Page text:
Despite significant economic gloom and a weakened pound, Bank of England governor Mark Carney predicts the UK’s financial future will shift to overdrive once a EU-Brexit deal is done. The UK’s financial sector could even double in size he suggested yesterday as UK interest rates were again left at 0.25%.
Carney’s optimism has not stopped the Institute of Directors (IoD) telling the government to assemble a transitional deal to smooth the way. “Instead of dancing around the edges, this issue must become a policy discussion for the Cabinet,” the IoD says in a new report.
With little in Carney’s words yesterday to suggest a near rate rise the pound was down slightly overnight at $1.3138 while the euro was at $1.1879, also down slightly. The euro is still up 1.74% against the dollar in the last week alone (4.73% up in the month).
- UK FTSE 100 7,474.77 +0.85%
- Dow 22,026.10 +0.04%
- S&P 500 2,472.16 -0.22%
- Nasdaq 6,340.34 -0.35%
- Nikkei 225 19,966.40 -0.31%
- DAX 12,154.72 -0.22%
- CAC 40 5,130.49 +0.46%
- Gold 1,274.10 -0.02%
- Oil WTI 46.95 -0.16%
RBS confirms Amsterdam HQ post-Brexit
Royal Bank of Scotland (RBS), still part-owned by the taxpayer, has plumped for a future in Amsterdam post-Brexit it confirmed this morning, at least for some staff. It also claims profits of £939m for the first half of the year. That compares sharply with a £2,045m loss at the same time a year ago.
However RBS is still having to pay down substantial costs. “Restructuring costs were £790m in H1 2017, an increase of £160m compared with H1 2016, and included a charge of £217m relating to the reduction of our property portfolio.”
In the background also lurks a fine – as much as $5.5bn – from US regulators for RBS' role in selling subprime mortgages pre-financial crisis. RBS shares at 256.22p are up 33% in the last 12 months.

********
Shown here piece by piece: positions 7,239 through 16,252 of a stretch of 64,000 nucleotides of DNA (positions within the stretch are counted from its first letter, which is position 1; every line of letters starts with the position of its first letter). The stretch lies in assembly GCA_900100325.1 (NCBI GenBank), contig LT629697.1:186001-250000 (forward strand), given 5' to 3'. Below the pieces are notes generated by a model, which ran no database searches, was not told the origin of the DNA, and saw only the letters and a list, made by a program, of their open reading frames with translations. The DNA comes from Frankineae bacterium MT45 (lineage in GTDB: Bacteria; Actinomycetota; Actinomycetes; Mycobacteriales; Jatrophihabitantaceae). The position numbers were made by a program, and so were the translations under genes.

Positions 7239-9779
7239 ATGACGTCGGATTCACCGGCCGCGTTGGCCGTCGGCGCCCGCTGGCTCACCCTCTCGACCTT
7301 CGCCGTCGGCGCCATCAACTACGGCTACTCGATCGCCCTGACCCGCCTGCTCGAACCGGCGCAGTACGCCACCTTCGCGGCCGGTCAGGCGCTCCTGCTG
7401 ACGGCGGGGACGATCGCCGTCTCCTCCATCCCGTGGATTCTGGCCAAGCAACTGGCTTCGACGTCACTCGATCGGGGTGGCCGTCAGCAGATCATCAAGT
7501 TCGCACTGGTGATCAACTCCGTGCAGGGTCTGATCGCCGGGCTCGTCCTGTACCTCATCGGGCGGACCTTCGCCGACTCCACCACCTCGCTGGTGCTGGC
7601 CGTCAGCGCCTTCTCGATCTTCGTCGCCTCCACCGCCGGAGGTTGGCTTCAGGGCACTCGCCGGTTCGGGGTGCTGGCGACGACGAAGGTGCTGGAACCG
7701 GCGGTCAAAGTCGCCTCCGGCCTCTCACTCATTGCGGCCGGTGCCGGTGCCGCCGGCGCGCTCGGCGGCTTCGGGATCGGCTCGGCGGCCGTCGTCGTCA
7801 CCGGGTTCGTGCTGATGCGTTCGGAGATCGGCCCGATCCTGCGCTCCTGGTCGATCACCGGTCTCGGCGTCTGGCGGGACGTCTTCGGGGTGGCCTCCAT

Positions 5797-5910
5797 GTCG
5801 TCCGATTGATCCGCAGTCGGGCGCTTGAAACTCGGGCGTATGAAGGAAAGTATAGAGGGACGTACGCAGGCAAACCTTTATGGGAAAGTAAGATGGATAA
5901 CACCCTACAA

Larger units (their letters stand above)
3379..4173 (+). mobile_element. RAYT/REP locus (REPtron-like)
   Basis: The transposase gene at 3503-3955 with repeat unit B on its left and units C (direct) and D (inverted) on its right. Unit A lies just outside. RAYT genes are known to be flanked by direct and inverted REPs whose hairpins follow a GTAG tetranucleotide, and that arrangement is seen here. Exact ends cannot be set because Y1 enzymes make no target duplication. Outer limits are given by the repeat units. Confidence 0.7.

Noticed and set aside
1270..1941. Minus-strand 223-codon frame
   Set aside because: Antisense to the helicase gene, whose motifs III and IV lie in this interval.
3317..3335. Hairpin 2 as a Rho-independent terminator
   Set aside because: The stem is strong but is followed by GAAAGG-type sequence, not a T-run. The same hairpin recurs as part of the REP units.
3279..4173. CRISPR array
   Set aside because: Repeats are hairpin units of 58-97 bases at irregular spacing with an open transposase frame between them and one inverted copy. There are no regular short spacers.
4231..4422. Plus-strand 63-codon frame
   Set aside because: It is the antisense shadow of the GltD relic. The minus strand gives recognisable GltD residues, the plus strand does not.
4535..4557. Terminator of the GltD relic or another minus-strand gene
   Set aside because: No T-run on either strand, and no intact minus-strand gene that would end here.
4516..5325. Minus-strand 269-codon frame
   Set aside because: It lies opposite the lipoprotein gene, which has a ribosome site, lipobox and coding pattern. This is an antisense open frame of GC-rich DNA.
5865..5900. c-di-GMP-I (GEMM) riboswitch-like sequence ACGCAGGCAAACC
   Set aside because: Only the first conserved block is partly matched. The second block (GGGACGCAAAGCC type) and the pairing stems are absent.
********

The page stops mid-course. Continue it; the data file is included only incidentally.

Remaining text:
Sports Direct investors pull out
There’s continued concern for Sports Direct International. Yesterday the Guardian claimed that Standard Life, a major Sports Direct investor, had ejected from the stock on more corporate governance worry. It’s thought Aviva has also bailed out.
“Investors have expressed concerns,” said the Guardian, “over the dominance of [Mike] Ashley, the firm’s excessive pay rewards, and poor treatment of workers.” However both would be pulling out after a substantial price rise in the stock, up 36% in the last month.
Elsewhere LondonMetric Property says it has sold its Milford Haven retail park for £15.3m. "As occupier and investor demand for physical retail becomes ever more polarised," LondonMetric chief exec Andrew Jones said, "we will continue to align our portfolio towards logistics and convenience retail in the strongest locations."
LondonMetric shares are at 167.78p, up 7.7% year-to-date.
Breaking news: Bank of England deputy governor Ben Broadbent claims "the level of consumer debt is less compared to incomes than it was during the [financial] crisis." Worry about UK consumer debt levels have been rising as car PCP sale deals, for example, rise.